And that’s completely fine. Not every theme park needs to appeal to everybody, especially when you have multiple options to choose from. Disney World is there to be the catch-all that has something for everybody. You can also have the small park for families or the other park dedicated to young adults full of thrill rides and expensive dining locations.
In the same way that this new horror-themed location in Las Vegas seems to be designed to attract fans of Halloween Horror Nights year-round, Disney could have entire locations designed to attract fans of Marvel, Walt Disney Animation Studios or Star Wars. In fact, the company already has that, which leads to the next point.
Not Every New Location Needs To Be A Massive Theme Park
Disney Parks already knows that it’s possible to build a unique, themed entertainment space geared toward a specific sort of customer that also didn’t need to be a full-sized theme park. Last year, the company opened the Star Wars: Galactic Starcruiser, a two-night themed entertainment experience that acts as a hotel and theme park all in one. The problem was, it may have been built in the wrong place.
It’s clear now that following an initial period of excitement, Disney is having trouble filling the Galactic Starcruiser. I wonder how much of that is due to the fact that it’s part of Walt Disney World. Due to Starcruiser’s cost and duration, it’s essentially its own vacation, and families looking to take a trip to Orlando, or even just Disney World, for vacation may be looking to do more than just the Starcruiser, and so they choose to skip it entirely.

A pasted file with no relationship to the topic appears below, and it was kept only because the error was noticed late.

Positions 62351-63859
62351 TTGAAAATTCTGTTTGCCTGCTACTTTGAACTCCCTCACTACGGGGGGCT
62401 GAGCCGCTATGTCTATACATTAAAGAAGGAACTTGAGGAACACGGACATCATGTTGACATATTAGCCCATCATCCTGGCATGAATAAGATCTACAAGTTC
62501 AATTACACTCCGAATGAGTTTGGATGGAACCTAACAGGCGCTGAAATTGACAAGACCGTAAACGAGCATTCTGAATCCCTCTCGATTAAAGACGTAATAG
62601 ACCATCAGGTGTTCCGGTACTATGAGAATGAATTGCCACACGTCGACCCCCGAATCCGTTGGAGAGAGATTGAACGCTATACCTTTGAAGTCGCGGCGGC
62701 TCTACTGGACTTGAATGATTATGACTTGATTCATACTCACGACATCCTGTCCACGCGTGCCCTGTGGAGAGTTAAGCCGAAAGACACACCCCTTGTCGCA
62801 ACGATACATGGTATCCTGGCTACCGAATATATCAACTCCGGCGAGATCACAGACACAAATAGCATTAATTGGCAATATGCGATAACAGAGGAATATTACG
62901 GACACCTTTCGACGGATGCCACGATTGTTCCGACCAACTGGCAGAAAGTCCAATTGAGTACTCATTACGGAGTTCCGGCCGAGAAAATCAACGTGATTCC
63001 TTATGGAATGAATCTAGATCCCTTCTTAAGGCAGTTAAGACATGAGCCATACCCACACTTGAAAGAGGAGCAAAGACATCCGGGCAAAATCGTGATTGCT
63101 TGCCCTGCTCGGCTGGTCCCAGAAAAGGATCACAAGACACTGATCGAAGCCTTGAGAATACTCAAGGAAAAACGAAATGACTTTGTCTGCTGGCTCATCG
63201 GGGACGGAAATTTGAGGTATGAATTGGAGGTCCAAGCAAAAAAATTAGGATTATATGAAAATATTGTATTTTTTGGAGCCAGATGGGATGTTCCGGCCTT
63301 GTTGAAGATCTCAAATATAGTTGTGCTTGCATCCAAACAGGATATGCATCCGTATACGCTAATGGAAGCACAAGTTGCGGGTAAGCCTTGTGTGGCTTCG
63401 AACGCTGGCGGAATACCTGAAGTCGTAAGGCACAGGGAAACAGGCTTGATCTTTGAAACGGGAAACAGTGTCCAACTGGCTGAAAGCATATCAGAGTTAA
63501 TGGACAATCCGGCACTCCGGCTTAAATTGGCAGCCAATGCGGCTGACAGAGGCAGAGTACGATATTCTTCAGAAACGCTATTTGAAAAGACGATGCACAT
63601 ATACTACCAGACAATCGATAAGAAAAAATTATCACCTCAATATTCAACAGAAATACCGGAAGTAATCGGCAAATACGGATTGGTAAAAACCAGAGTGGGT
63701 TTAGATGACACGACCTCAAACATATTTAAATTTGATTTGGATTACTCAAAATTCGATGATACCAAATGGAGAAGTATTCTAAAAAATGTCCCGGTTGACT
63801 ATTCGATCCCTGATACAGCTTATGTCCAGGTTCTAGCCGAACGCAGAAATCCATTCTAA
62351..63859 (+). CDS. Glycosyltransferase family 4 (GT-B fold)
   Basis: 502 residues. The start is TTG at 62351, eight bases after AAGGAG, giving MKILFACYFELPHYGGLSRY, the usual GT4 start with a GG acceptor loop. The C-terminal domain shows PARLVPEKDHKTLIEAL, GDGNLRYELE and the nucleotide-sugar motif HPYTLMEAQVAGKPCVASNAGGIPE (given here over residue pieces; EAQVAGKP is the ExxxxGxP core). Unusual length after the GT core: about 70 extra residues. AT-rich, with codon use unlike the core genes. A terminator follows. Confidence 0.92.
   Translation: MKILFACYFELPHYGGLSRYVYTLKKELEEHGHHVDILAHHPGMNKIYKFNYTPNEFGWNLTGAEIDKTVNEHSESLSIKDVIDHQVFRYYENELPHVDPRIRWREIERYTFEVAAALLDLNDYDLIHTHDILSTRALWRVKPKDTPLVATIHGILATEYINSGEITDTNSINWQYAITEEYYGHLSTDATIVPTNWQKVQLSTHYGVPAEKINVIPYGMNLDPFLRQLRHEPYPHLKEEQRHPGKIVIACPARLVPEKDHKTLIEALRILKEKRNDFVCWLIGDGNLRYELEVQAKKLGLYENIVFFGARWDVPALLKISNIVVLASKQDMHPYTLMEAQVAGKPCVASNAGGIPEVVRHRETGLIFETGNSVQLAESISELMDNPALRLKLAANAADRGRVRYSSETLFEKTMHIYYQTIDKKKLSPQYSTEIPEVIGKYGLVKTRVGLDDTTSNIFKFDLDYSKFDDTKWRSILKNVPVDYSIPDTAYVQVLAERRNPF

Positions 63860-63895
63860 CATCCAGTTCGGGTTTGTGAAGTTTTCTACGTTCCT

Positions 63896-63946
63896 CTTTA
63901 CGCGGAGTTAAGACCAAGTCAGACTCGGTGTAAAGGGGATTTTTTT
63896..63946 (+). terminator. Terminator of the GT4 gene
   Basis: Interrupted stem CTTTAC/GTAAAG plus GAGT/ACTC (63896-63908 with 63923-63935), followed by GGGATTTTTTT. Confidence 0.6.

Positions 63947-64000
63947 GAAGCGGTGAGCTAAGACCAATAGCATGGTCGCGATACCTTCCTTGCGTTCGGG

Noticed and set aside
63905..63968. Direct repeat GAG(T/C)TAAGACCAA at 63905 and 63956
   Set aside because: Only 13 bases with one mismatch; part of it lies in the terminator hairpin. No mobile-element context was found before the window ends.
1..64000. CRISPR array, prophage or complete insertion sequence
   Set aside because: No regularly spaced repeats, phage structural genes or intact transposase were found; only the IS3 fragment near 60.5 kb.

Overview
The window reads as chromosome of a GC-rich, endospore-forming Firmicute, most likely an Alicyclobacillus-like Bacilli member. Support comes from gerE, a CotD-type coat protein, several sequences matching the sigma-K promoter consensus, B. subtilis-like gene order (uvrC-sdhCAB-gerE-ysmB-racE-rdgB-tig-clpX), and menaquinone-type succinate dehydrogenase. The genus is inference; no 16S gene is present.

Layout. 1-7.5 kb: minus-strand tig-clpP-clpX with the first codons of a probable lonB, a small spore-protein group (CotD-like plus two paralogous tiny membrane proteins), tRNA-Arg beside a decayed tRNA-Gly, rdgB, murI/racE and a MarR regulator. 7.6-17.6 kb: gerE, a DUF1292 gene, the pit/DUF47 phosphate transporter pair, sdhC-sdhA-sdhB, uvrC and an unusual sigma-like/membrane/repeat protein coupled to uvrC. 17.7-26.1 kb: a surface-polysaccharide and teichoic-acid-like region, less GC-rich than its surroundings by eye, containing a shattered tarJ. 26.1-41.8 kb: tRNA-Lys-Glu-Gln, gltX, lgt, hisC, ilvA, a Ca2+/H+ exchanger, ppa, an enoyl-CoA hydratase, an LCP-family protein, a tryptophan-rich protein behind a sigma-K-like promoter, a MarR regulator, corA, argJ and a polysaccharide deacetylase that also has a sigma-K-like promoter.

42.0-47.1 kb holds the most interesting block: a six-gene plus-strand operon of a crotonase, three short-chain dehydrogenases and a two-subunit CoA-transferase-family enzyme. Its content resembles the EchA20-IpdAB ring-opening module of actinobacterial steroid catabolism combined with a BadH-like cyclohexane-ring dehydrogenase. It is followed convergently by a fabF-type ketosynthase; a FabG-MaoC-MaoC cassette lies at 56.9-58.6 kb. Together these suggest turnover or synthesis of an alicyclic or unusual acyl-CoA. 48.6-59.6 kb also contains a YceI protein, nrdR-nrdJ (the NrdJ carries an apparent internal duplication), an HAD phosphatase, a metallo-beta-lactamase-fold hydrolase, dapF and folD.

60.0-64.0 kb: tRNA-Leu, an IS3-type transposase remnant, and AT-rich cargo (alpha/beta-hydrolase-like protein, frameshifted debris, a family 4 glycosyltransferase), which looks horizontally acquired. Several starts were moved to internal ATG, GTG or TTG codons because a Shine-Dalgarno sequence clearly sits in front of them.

If Star Wars: Galactic Starcruiser was a standalone location, with the hotel building and a version of Star Wars: Galaxy’s Edge attached to it, and it was located someplace away from current Disney Parks, it might appeal to more people who are looking to travel someplace other than Orlando. One could easily imagine multiple Starcruiser locations, as they’d be so much easier and cheaper to build. We could also see them done with other themes, like a Stark Tower hotel built with a version of Avengers Campus for serious Marvel fans.
If Universal Parks and Resorts built a permanent Halloween Horror Nights experience at Universal Orlando Resort, people would love it, to be sure, but it would be unlikely to actually see that many guests that the larger resort wasn’t going to get anyway. By putting it Vegas, Universal gets customers, and their money, that it likely would not see otherwise.
We know that Disney Parks is planning to do more with its existing parks. There have been plans announced for a major expansion of Disneyland Resort. At last year’s D23, we learned there will likely be an expansion of Magic Kingdom at Disney World as well. But all this is just building on what the company already has. It should be looking toward expanding in other places and in other ways, and at this point, there’s no indication that is on the horizon. Of course, we didn’t really expect Universal to do any of that either, so anything is possible.